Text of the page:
Thanks to the amount of movement/traversal options, you really can go into Dishonored 2 with any playstyle and have the ability to comfortably play it based on that playstyle. This is absolutely my favorite part of the game. It allows players who aren’t as familiar with the first-person stealth genre to feel out what’s comfortable for them to do, while allowing more acquainted stealth games, like yours truly, to completely change playstyles based on the situation. Most of the time, I stick to a traditional sneaky approach, but other time is felt more satisfying to be the aggressor. In the early hours of the game, you are tasked with escaping Dunwall Tower. My first time through I snuck through it in an attempt to not be caught. On my second playthorugh I tried to emulate this, and as soon as I was caught I decided to roll with it and just run frantically past all the guards. I performed a series of parkour maneuvers while shooting enemies that posed a threat in the path ahead. At the very end I had to jump off of a large structure because too many guards were blocking the stairs. As I jumped down (thinking I would certainly perish), an enemy positioned himself perfectly to allow me to air-assassinate him to cushion my fall. It felt like a scene out of Hard Core Henry, and while I do prefer to take things at a slower pace in stealth games, this moment was my favorite during the 20+ hours I have spend with Dishonored 2.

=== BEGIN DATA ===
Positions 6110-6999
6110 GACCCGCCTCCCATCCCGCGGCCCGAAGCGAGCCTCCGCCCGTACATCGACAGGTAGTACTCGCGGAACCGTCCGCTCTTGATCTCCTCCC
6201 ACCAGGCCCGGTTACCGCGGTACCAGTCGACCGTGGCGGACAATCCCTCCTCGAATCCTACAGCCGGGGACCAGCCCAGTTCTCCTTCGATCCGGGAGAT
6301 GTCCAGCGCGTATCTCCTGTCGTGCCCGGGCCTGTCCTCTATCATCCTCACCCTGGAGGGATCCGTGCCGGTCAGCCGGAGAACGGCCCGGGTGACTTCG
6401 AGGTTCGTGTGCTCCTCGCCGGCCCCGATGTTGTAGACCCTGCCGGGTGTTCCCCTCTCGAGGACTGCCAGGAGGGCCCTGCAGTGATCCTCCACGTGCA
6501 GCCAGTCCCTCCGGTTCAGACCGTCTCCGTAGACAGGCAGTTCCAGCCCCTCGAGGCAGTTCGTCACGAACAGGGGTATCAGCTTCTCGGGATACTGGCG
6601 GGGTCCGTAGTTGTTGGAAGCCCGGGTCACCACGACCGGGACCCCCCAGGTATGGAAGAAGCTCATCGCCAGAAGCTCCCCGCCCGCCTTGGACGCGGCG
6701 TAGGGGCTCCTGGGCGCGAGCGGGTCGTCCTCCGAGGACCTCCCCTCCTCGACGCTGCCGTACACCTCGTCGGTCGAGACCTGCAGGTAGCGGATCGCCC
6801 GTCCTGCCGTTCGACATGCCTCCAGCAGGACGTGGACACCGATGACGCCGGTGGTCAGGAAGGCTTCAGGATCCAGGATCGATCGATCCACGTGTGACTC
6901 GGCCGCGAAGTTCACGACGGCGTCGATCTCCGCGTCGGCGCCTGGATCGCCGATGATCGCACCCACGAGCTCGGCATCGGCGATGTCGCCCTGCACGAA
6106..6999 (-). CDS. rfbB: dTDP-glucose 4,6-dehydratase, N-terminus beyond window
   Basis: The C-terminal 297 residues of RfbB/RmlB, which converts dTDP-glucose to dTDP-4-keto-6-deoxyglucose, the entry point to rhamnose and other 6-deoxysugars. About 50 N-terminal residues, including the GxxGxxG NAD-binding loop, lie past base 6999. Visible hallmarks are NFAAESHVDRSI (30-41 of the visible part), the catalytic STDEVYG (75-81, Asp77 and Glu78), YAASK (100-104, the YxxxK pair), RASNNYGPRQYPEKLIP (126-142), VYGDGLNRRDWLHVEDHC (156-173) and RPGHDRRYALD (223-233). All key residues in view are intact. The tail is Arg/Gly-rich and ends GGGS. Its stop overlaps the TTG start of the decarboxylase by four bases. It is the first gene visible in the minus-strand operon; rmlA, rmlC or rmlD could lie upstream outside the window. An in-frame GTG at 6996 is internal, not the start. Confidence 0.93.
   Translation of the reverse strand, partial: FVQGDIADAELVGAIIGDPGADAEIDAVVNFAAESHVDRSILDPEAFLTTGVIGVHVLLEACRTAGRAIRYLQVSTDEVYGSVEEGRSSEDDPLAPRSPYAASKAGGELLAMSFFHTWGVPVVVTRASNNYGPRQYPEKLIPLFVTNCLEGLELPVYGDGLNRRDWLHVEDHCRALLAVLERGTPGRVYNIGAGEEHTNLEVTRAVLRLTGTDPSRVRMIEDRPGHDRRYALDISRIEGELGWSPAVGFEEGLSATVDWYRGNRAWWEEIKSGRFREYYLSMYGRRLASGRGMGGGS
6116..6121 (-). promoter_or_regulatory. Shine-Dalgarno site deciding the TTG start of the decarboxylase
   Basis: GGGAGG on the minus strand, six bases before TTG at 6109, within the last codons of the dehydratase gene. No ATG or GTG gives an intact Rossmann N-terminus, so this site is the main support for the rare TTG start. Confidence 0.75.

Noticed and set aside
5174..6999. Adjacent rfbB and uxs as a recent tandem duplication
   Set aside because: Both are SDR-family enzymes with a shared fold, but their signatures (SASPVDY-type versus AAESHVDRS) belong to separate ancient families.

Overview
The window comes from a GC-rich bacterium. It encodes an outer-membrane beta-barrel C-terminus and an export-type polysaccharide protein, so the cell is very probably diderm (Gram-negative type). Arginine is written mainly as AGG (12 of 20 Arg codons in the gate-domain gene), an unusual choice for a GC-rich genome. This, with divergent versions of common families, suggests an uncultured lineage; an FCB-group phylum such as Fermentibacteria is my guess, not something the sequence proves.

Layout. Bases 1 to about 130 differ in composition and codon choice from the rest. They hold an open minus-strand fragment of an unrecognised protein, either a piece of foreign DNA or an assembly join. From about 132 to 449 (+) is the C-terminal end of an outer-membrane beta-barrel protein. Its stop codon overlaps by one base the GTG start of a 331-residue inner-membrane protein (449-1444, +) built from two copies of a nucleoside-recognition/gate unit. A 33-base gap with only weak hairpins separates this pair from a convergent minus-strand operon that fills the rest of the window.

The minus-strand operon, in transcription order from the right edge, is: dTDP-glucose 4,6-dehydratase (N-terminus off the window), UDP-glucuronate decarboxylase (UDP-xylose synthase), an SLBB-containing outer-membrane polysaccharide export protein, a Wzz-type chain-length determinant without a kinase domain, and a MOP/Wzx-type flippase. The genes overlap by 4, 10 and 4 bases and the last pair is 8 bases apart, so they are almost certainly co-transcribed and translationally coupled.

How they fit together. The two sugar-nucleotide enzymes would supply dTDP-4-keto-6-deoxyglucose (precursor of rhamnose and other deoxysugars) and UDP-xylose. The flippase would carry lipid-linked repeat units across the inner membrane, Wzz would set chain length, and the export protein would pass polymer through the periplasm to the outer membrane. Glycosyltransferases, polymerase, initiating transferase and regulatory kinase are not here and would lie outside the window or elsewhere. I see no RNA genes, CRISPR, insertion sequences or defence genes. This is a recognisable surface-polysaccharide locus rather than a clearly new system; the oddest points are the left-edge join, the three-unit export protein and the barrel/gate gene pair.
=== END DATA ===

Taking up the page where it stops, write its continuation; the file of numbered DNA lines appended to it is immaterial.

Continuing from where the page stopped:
Gameplay has been crafted as delicately as the environments. The original Dishonored did a great job with giving the player a range of options to allowed for a passive or aggressive response to each situation. Dishonored 2 does an equally good job with that as well. The start of the game gives you a choice: play as Emily Caldwin, struggling Empress of the Isles or her father and Lord Protector Corvo. Playing as one or the other determines what powers you will be given once you are visited by The Outsider. Corvo’s powers remain the same as in the first game, but now they can be expanded on. Blink, the power that allows you to teleport, can be upgraded to freeze time with you are choosing a location to blink to. It can also be upgraded to send Corvo flying at enemies and knock them off balance.